Reel Talk: June 15, 2018
Life isn’t a game — or is “it”? In the case of the new film “Tag,” “inspired” by true events, why shouldn’t life be a game? After speaking with these real-life game players, it certainly seemed like the very successful, well-educated group found the fountain of youth in maintaining a childhood game.
In the early ’80s, a group of 10 boys at Gonzaga Preparatory School started an innocent game of tag. The game continued throughout their college days and well beyond an age and a stage considered to be appropriate to play schoolyard games.
Wall Street journalist Russell Adams wrote a story about this unusual group of “boys.” The story went viral, and now, this feature film just might be one of the big summer blockbusters. Starring Jon Hamm, Jake Johnson, Jeremy Renner, Hannibal Buress and Ed Helms, director Jeff Tomsic brings writers Mark Steilen and Rob Mc- Kittrick’s words to life, reminding viewers that maintaining connections and having fun in life is what it’s all about.
The film differs slightly (just slightly) from the real story as we witness five adult men going to extraordinary lengths to tag one another during the month of May each year. From disguising themselves in job interviews to breaking and entering, each of them develops intricate schemes, but this year is going to be different.
Jerry (Renner) has never been tagged in the 30 years of playing, but Hoagie (Helms) is gathering the rest of the gang to make sure that he does. Jerry’s wedding date, occurring during their annual game month, is precisely when the team will strike, ending Jerry’s reign as the best player.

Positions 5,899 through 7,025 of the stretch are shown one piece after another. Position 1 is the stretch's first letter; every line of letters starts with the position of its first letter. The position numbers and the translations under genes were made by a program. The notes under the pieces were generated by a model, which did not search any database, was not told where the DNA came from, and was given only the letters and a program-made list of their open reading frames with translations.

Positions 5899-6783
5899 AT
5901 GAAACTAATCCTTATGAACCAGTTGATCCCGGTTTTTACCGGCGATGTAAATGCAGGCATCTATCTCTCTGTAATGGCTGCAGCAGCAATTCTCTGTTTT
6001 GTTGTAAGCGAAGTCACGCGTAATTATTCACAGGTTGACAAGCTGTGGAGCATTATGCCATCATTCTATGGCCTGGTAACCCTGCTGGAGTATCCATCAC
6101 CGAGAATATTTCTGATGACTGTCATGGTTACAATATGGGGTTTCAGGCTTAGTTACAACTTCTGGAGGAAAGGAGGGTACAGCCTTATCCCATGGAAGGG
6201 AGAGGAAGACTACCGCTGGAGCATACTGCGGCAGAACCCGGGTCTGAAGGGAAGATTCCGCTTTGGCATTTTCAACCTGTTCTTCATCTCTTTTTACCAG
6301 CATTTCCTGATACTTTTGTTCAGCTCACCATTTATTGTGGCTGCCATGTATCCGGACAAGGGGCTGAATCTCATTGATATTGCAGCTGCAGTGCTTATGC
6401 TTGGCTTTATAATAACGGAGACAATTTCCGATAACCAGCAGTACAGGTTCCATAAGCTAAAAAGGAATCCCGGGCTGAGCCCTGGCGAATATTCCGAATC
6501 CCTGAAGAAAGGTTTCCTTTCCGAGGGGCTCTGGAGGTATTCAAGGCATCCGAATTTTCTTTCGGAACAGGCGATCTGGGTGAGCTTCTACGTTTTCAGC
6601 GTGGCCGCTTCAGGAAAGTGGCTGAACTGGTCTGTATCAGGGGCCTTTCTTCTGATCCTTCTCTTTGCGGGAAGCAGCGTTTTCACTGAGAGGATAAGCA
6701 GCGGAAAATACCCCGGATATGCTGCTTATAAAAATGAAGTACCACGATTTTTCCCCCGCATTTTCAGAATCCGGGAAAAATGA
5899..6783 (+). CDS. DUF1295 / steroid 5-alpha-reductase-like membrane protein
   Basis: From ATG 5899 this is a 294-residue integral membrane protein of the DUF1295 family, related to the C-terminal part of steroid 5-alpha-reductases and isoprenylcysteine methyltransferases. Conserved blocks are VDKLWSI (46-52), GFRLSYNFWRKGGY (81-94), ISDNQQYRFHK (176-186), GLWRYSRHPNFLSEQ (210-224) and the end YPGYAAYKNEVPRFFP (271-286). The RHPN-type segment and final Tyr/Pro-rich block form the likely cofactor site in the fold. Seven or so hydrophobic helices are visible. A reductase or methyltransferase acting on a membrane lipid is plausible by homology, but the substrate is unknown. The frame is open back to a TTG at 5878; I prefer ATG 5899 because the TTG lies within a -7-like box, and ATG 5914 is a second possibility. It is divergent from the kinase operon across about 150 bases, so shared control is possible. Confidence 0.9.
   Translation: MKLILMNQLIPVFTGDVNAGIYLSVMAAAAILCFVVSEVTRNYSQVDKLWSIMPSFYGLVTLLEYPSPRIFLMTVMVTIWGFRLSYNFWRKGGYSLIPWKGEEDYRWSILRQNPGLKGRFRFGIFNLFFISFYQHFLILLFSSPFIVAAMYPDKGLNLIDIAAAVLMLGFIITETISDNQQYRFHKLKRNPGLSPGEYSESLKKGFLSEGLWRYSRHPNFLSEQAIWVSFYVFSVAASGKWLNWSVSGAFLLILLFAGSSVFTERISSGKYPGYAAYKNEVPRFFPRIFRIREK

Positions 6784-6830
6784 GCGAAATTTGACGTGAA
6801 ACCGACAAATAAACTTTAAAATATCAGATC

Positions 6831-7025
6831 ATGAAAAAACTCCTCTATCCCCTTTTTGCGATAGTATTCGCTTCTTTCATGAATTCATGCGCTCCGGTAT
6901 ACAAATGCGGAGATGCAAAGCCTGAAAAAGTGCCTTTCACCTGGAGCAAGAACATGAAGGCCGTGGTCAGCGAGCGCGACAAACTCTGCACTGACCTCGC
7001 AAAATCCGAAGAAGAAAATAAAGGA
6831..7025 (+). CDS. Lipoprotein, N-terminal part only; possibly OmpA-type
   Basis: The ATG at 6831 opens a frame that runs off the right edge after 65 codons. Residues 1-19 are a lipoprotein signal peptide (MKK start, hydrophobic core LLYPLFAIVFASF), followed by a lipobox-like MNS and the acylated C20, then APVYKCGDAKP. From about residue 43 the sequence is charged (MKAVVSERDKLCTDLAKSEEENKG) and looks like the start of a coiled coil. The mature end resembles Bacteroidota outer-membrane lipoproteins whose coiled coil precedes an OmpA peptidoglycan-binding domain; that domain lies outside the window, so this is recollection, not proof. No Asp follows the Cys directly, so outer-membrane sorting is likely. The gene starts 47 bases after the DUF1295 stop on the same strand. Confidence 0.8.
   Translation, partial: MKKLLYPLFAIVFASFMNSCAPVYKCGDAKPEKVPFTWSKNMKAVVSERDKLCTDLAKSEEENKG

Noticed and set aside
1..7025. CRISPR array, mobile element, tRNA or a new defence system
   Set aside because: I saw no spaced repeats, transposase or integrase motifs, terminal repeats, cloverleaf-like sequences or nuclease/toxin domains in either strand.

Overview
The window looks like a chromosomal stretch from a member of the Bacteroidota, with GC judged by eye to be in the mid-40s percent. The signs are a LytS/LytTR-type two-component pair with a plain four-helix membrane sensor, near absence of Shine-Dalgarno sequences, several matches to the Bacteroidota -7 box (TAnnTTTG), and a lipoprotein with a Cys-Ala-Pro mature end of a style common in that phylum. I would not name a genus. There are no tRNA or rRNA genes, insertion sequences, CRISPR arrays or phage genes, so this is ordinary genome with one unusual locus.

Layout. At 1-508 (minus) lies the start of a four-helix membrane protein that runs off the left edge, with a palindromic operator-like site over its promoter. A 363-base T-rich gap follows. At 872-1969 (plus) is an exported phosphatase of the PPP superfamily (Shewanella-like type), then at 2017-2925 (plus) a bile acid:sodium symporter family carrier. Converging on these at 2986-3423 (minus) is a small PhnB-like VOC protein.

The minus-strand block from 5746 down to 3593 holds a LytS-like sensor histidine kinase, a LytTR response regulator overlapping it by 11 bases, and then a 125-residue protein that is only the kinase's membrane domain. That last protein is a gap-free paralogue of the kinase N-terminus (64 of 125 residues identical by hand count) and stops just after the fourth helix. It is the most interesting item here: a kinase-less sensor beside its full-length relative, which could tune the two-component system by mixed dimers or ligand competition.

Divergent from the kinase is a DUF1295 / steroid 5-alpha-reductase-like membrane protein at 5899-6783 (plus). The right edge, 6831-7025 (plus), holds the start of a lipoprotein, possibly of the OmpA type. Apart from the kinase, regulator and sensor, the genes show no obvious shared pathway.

Hoagie is the ringleader, a veterinarian who, in the opening scene, is applying to be a janitor in a large company. He dreams of cleaning urinals in the company headed by Bob Callahan (Hamm).
Donning a fake mustache and janitorial supplies, he catches Bob off guard and tags him as Rebecca (Annabelle Wallis), the Wall Street journalist, looks on incredulously. Dropping everything, Bob and Hoagie catch a flight to secure Randy (Johnson), a bit of a stoner living in Denver, with Rebecca along for the ride.
After tagging Randy and then Kevin Sable (Hannibal Buress), the team is complete and all hell breaks loose as the four find they are no match for the wily ways of the well-trained and exceptionally agile Jerry and his bride-to-be, Susan (Leslie Bibb).
Once again, truth is stranger than fiction, or perhaps I should say it’s funnier. Never in a million years would I have thought it possible that grown men would drop everything to participate in such wonderfully childish games.
This cast finds a way to depict five very unique personalities with such skill that it inspires you to lighten up and maybe even play a game as you leave the theater. (Yes, tag was being played as viewers left their seats and it made everyone smile.)
Helms repeats his comedic persona in this film as the happy yet emotional hubby, not quite satisfied in life. Renner’s role requires athleticism and precision — again, a role this actor has perfected.
And Hamm shows us a lighter side to his acting skills with precise execution of dialogue to make us laugh and love him even more. These actors could easily have been childhood friends, growing up and in different directions, yet there truly is an underlying connection between them.
Isla Fisher plays Anna, Hoagie’s wife, with the intensity and humor I fondly recall from her role in “Wedding Crashers.”
There’s an interesting cinematic element to the film, too. We get to hear the thoughts of these men with a voiceover as they attempt to tag another member of this very closed group.
We get inside their minds, understanding how well they understand each other. And the camera angles seem to capture the state of mind, particularly Randy’s frequent altered state and the use of slow motion as these middle-aged men attempt quick maneuvers and reactions. These elements work wonderfully together to bring us into this quirky and hilarious story.
“Tag” is just plain fun with a sprinkle of ridiculousness and a large helping of friendship. While you’re laughing at the antics, you’re also being reminded of the importance of friendship, connections and continuing to play ... you’re really never too old, but as the film says, you only get old when you stop playing. I don’t know about you, but I certainly want to stay young. Let the games begin!
Watch for the full interview with two of the “Tag Brothers” coming soon.
3½ out of 4 stars.